Brett Ratner was born on 28th March 1969, in Miami Beach, Florida USA, of Jewish (father) and Cuban (mother) descent. Brett Ratner is best known as the director behind the “Rush Hour” series of films. Other notable works as a director and producer include, “The Family Man”, “X-Men: The Last Stand” and “Tower Heist”. His eye has been behind the director’s camera since 1990.
So how rich is Brett Ratner? According to sources it is estimated that Brett Ratner`s net worth is $65 million, an amount gained mostly by successful productions of films, but his career also expands onto directing music videos for various famous artists that include Madonna, Mariah Carey, Mary J. Blige and Jessica Simpson.
Brett Ratner Net Worth $65 Million
Ratner initially attended school in Israel, bu t then graduated from Miami Beach Senior High, following which he attended NYU film school. His career started by directing hip hop and rap videos for his friend Russell Simmons, and his big break was when Simmons recommended him for the film “Money Talks” (1997). He used that chance the best way he could, and now he is a renowned director and producer known throughout Hollywood. Following the success of his debut film, came the first film of the franchise that made him so popular today, “Rush Hour” (1998).
During next few years it was quite easy for him to land jobs, and Ratner increased his net worth through the films “Family Man” (2000), “Rush Hour 2” (2001), and also returning to what started all this, music videos. Only this time, videos were for more famous artists, including Madonna for her song “Beautiful Stranger” (1999). He continued working the music videos and collaborating with artists such as Mariah Carey, directing videos for the songs “Heartbreaker” (1999) and “We Belong Together” (2005).
In 2007 Ratner directed “Rush Hour 3”, and the film was no less of a success than its prequels, but for now it is the last one in the franchise. In 2011 Ratner produced another film, which became a blockbuster, “Horrible Bosses”. His most recent works are “Hercules” (2014), and a sequel to the 2011 success “Horrible Bosses 2” (2014). Other notable productions include the TV drama series “Prison Break” and the documentary “Catfish”. Overall, Ratner has been involved in more than 25 movie and TV productions, and over 40 videos, clearly major contributors to his net worth.
All these successful directions and productions have enabled Ratner to establish his own publishing company, Rat Press, which is re-releasing books that are out of print and have Hollywood as a subject. The first books were released in March 2009, and were about Marlon Brando, Robert Evans, and Jim Brown. Ratner also has his own magazine called Ratmag, which is being published through celebrity magazine publisher MYMAG.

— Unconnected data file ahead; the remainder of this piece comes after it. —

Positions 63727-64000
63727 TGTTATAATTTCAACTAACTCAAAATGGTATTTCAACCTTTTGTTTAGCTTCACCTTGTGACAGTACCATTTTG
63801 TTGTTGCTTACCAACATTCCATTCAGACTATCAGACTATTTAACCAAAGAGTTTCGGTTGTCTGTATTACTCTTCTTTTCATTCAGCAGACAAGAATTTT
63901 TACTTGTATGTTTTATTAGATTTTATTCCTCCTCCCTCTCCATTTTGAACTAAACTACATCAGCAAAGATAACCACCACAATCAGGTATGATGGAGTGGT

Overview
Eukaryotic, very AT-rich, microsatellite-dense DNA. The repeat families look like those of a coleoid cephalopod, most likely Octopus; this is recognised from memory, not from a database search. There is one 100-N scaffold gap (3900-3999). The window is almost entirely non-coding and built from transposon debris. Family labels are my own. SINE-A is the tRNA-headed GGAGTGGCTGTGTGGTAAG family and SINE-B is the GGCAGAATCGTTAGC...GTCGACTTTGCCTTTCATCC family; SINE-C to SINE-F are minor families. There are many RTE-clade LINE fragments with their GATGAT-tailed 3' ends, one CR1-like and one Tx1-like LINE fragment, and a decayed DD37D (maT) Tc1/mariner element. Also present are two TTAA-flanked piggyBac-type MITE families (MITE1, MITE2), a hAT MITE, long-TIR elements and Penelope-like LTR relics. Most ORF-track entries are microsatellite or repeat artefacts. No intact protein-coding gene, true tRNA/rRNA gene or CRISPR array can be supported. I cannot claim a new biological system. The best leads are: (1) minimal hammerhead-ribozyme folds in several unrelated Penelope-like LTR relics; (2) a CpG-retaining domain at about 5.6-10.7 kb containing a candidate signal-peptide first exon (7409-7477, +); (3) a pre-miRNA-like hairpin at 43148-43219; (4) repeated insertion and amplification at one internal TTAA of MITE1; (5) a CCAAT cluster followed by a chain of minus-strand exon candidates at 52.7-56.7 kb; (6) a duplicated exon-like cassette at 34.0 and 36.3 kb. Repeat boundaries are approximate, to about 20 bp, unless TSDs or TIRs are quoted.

Regarding his personal life, Ratner is known as a womanizer, having been linked with several celebrities, including Lindsay Lohan, Serena Williams and Rebecca Gayheart. He lives in a house on Beverly Hills that has estimated worth of $3.6 million.
President of the 'Official Competition' jury at the 6th Beijing International Film Festival in 2016.
Friends with Pierce Brosnan, who wanted Ratner to direct an unspecified 007 film (from the time period involved, the film in question was almost certainly "Die Another Day") but the Broccolis immediately told Brosnan they didn't like Ratner's films and would not consider him to EVER direct a James Bond film. Brosnan took on a co-lead role in Ratner's project "After the Sunset" instead.
In the series "The Film That Changed My Life" (Observer newspaper UK/May 2010), Ratner cited Martin Scorsese's Raging Bull (1980) as the singular movie that most inspired him to become a filmmaker. Claims to have seen the movie about 100 times, first when he was only 10-years-old with his mother's permission.
Lives in Los Angeles, California and Miami Beach, Florida.
In 2008, at Beverly Hills Film Festival presented the 1st annual Living Legends Award to legendary photographer Phil Stern.
His mother, Marsha Presman, was just 16 when she gave birth to her son.
Was for some time attached to direct Superman Returns (2006). He left the project because of repeated delays and difficulty in casting a lead actor. The project then went to Bryan Singer, while Ratner went on to direct X-Men: The Last Stand (2006), the two previous movies in the saga having been directed by Singer.